Current Members

Lab Director

Patricia Ganea, Ph.D.

My primary research area is early cognitive development. I investigate the processes involved in young children’s learning about the world through symbolic means, such as language, pictures, videos, and replica objects. I am especially interested in children’s use of language to think and communicate about what is perceptually not present. Developing the ability to communicate about absent objects and events is a major cognitive achievement, one that enables children to learn about the world indirectly. My research is focusing on the social, linguistic and representational factors that influence children’s learning about the world. I am also interested in how children develop and understanding of the pragmatics of language and of social cognition.

patricia.ganea@utoronto.ca

Postdoctoral Fellow

Gabrielle Strouse, Ph.D.

Gabrielle received her Ph.D. and M. S. from Vanderbilt University in Psychology, and her B. A. in Psychology from Northwestern University.  Gabrielle’s research is focused on exploring supportive situations for young children’s learning and transfer of information from media to the real world, including parent-child conversations during co-viewing.

Publications

gabrielle.strouse@utoronto.ca

Graduate Students

Ruth Lee

3rd year PhD student in DPE program

Ruth is interested in how multiple dimensions of the ability to construct and update mental models of stories as they unfold, and the ability to integrate these components, emerge and develop in and beyond childhood. She is particularly interested in prediction, and has used short stories in video format to investigate the effect of picture-text encoding conditions on children’s ability to use an inference to update a mental representation. She is developing an interest in how children and adults predict upcoming linguistic input in a narrative context, and has also worked with autistic adolescents to investigate their strategies during narrative comprehension. Ruth hopes to use the situation model as a theoretical framework to investigate new ways of tapping children’s narrative competence.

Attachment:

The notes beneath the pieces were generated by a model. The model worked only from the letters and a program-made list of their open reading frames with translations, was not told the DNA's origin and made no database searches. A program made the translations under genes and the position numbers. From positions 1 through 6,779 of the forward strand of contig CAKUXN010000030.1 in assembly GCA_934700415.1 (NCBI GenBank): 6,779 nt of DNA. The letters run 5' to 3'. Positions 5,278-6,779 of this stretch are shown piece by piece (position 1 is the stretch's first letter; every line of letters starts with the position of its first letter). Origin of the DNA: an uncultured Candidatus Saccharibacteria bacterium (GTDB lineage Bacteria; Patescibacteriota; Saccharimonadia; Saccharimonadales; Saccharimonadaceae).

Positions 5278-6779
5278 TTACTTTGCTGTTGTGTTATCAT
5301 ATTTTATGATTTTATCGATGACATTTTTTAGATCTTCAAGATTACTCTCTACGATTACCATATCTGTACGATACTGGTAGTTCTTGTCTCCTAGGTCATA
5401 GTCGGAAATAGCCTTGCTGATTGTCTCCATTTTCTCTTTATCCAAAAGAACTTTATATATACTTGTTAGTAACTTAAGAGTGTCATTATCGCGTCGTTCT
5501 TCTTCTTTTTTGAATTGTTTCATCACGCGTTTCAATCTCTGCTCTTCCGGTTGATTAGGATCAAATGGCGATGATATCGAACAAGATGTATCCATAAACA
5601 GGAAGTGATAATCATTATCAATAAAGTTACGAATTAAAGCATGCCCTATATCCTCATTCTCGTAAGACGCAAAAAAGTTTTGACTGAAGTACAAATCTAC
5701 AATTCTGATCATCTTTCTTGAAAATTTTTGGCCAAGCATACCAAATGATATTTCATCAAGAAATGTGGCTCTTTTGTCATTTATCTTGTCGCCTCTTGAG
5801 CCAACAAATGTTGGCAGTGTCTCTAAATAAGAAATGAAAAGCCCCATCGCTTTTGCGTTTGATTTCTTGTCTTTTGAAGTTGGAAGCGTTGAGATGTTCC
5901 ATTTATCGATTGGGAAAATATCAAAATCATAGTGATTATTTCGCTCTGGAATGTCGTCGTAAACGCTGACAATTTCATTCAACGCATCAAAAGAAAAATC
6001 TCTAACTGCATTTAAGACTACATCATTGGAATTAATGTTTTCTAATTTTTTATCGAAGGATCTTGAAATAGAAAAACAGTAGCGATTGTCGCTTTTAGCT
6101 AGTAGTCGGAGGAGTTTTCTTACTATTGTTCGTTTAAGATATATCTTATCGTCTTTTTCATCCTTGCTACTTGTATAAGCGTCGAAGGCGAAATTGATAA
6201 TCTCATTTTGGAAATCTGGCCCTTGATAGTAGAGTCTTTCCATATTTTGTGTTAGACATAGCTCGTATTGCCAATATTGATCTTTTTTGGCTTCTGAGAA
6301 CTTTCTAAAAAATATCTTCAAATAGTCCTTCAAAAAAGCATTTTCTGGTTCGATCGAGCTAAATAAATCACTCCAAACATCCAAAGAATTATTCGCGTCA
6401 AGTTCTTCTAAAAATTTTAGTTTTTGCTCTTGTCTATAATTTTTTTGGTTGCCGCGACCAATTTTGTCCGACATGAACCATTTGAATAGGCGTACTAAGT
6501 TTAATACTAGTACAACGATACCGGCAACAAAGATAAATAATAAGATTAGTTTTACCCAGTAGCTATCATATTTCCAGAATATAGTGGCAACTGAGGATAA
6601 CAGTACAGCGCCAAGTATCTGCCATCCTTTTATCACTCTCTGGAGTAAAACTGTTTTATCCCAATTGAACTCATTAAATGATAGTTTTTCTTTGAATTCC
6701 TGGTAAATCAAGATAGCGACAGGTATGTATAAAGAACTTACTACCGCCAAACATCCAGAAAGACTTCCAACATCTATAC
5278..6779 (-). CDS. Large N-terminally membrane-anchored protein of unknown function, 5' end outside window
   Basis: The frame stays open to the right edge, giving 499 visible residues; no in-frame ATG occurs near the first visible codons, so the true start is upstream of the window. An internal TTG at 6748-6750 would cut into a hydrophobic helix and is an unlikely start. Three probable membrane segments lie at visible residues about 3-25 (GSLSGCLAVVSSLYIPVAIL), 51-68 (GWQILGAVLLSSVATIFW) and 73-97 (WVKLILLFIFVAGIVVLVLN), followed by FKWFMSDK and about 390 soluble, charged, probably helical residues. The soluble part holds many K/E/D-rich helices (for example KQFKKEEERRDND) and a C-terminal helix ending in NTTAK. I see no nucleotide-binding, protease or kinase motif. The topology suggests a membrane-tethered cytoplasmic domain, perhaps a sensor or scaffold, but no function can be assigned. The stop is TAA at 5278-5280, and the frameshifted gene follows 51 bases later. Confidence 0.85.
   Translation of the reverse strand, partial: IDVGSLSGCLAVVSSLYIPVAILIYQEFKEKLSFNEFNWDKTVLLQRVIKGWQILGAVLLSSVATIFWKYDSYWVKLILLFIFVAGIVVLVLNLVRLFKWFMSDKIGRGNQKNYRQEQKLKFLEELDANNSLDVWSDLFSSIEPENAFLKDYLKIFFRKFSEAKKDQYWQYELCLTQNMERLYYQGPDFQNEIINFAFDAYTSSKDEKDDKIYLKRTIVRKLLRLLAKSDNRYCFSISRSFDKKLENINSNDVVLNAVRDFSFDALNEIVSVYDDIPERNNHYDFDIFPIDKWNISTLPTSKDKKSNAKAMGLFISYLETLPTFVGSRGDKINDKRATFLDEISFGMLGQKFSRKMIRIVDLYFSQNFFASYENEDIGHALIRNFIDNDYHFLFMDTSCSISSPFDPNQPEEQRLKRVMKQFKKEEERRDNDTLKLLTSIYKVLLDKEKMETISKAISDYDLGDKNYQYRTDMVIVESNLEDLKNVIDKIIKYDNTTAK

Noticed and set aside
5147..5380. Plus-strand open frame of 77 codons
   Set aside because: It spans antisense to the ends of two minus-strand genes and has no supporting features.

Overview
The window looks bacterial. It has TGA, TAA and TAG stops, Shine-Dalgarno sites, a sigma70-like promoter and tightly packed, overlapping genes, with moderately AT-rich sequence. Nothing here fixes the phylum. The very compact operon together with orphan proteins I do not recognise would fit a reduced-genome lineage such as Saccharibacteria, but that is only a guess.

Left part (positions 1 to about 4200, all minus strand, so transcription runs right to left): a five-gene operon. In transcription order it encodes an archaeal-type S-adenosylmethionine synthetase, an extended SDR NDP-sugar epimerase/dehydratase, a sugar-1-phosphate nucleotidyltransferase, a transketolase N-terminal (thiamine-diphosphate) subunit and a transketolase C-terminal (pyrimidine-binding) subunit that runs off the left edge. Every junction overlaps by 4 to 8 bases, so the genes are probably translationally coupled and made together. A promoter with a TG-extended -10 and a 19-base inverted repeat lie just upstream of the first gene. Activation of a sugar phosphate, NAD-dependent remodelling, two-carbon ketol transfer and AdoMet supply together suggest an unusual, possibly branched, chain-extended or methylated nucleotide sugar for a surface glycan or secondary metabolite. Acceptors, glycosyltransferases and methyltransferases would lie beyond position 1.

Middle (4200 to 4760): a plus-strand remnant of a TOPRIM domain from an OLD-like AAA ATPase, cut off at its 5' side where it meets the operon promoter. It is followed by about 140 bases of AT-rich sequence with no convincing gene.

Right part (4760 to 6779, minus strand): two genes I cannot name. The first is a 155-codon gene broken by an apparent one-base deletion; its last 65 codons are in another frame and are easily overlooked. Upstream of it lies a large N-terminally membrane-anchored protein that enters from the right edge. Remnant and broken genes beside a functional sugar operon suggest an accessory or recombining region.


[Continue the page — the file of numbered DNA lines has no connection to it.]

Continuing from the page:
rj.lee@mail.utoronto.ca

Begüm Özdemir

2nd year PhD student in DPE program

Begum received her BA in Philosophy from Middle East Technical University and MA in Psychology from Bogazici University, Turkey. Her primary research interest covers how early development of cognitive processes and their interrelations enable children to acquire knowledge about the world around them. She is particularly interested in the dynamic relations between mental representation and emerging language ability.

Interesting fact: As a child, she believed she and her elder brother emerged simultaneously in mother’s womb but she waited 7 years inside for her elder brother to grow up before being born.

begum.ozdemir@mail.utoronto.ca

Kadria Simons Ghafari

3rd year PhD student in DPE program

Kadria received her B.A. in Hispanic and Italian Studies from the University of Victoria. After working overseas in Israel and South America, she completed her M.A. in Child Study and Education at the University of Toronto. At the Language and Learning Lab, her research is focused on children’s ability to distinguish fact from fiction in picture books and their learning and transfer of information from pictures to reality.

kadria.simons@mail.utoronto.ca

Research Assistant

Nicole Larsen

2nd year MA Student in CSE Program

Nicole received her Honours B.A. in Political Science and Social Justice and Peace Studies from the University of Western Ontario. She is particularly interested in how children learn from picture books and the impact that books can have on their development and their social relations.

Interesting Fact: Nicole has a 5-year-old lizard named after her favourite Ninja Turtle, Donatello.

nicole.larsen@mail.utoronto.ca